Carriers face class actions for sale of real-time phone locations to data brokers.
Source: Jon Brodkin –
The four major US wireless carriers are facing proposed class-action lawsuits accusing them of violating federal law by selling their customers’ real-time location data to third parties.
The complaints seeking class action status and financial damages were filed last week against AT&T, Verizon, T-Mobile, and Sprint in US District Court for the District of Maryland. The four suits, filed on behalf of customers by lawyers from the Z Law firm in Maryland, all begin with text nearly identical to this intro found in the suit against AT&T:
This action arises out of Defendant’s collection of geolocation data and the unauthorized dissemination to third-parties of the geolocation data collected from its users’ cell phones. AT&T admittedly sells customer geolocation data to third-parties, including but not limited to data aggregators, who in turn, are able to use or resell the geolocation data with little or no oversight by AT&T. This is an action seeking damages for AT&T gross failure to safeguard highly personal and private consumer geolocation data in violation of federal law.
The proposed classes would include all of the four carriers’ customers in the US between 2015 and 2019. In all, that would be 300 million or more customers, as the lawsuits say the proposed classes consist of at least 100 million customers each for AT&T and Verizon and at least 50 million each for Sprint and T-Mobile. Each lawsuit seeks damages for consumers “in an amount to be proven at trial.”
Carriers promised to stop data sales
In June 2018, all four major carriers promised to stop selling their mobile customers’ location information to third-party data brokers after a security problem leaked the real-time location of US cell phone users. The promises came after revelations that prison phone company Securus offered a service enabling law enforcement officers to locate most American cell phones within seconds. Securus’ service relied on data from LocationSmart, a data aggregator that received location information from the carriers.
Despite the carriers’ promises, a Motherboard investigation found in January 2019 that “T-Mobile, Sprint, and AT&T are [still] selling access to their customers’ location data and that data is ending up in the hands of bounty hunters and others not authorized to possess it, letting them track most phones in the country.”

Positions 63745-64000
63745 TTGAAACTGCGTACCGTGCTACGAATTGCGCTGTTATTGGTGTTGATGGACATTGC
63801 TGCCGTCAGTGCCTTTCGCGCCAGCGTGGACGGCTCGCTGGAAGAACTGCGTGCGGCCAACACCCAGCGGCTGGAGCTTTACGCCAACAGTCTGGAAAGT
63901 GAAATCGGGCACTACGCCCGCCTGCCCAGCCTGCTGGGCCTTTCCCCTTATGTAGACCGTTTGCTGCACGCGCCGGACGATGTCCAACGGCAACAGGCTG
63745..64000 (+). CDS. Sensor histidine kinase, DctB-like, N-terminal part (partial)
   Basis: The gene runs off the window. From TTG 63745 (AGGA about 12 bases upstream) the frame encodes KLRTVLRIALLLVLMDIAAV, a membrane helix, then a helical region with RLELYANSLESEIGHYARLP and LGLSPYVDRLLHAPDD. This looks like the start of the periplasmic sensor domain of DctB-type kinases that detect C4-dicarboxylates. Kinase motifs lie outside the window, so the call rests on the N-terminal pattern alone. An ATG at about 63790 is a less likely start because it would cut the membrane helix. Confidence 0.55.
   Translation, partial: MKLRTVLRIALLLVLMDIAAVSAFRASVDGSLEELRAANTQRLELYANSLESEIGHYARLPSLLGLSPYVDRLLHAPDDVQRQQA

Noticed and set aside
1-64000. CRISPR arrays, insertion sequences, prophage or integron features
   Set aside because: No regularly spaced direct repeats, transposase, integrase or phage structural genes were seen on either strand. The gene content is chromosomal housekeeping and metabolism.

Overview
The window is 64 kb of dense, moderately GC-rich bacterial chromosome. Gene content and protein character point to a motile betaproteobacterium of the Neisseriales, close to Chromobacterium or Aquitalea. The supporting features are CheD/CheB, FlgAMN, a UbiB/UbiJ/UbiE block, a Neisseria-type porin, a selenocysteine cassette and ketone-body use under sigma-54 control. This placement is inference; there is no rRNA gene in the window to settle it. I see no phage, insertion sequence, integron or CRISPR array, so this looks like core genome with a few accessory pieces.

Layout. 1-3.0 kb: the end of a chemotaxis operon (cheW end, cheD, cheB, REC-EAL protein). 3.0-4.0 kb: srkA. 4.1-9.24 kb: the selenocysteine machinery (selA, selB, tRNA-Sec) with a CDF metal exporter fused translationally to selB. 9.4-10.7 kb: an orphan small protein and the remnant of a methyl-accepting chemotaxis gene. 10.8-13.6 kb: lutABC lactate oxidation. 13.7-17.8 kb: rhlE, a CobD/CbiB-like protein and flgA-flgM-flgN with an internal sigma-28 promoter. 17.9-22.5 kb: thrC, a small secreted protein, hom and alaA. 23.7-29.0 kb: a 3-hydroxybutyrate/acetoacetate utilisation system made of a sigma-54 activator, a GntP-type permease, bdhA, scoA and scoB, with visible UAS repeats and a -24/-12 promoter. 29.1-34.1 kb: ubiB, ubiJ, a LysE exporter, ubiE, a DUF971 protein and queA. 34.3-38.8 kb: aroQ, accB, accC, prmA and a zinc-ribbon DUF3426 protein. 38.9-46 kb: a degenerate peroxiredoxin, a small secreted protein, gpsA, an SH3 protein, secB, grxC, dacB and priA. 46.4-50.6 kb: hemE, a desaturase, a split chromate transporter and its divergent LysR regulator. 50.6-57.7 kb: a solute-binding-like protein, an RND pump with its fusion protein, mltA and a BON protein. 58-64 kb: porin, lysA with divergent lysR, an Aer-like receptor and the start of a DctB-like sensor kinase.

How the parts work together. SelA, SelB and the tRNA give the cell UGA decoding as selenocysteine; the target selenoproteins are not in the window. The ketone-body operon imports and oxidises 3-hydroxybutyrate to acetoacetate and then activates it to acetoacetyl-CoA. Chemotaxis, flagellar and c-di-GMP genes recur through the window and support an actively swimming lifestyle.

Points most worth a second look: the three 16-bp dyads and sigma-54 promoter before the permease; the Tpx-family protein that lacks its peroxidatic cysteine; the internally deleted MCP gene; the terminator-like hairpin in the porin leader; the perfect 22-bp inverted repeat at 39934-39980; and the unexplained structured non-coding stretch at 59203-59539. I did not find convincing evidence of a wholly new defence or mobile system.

All four lawsuits against the major carriers discuss the Securus case, while the three lawsuits against T-Mobile, Sprint, and AT&T also cite Motherboard’s reporting on the subsequent data sales. The lawsuits reference letters between Sen. Ron Wyden (D-Ore.) and the carriers—Wyden had demanded information from the carriers and pushed them to end their sale of customer data.
While it wasn’t mentioned in the lawsuits, the carriers’ data sales may have also violated Federal Communications Commission rules against misusing data intended for 911 emergency location services.
AT&T vows to fight lawsuit
“The facts don’t support this lawsuit, and we will fight it,” AT&T told Ars today. “Location-based services like roadside assistance, fraud protection, and medical device alerts have clear and even life-saving benefits. We only share location data with customer consent. We stopped sharing location data with aggregators after reports of misuse.”
T-Mobile declined to comment on the lawsuit, but the company told Ars that it “terminated all service provider access to location data as of February 8, 2019.” Sprint said it is “reviewing the legal filing” but declined to make any other comment.
We also contacted Verizon and will update this article if we get a response. UPDATE: Verizon responded to us, but provided no comment on the lawsuit. The company said only that “Verizon has led the industry in doing the right thing for our customers on these issues.”
Separately last week, Federal Communications Commission member Jessica Rosenworcel sent letters to the four carriers asking if they have fulfilled their promises to stop selling real-time location information to data aggregators.
Rosenworcel, one of two Democrats on the Republican-controlled FCC, also blasted the commission’s leadership for inaction. “The Federal Communications Commission has said it is investigating, but—almost a year after this news first broke—the agency has not provided the public with any details,” Rosenworcel’s announcement said. “Nor has it taken any public action to ensure this activity has stopped.”
The Federal Trade Commission in March began investigating the privacy practices of top mobile and home Internet service providers, and the organization ordered ISPs to disclose whether they share user Web browsing histories, device location information, and other sensitive data with third parties.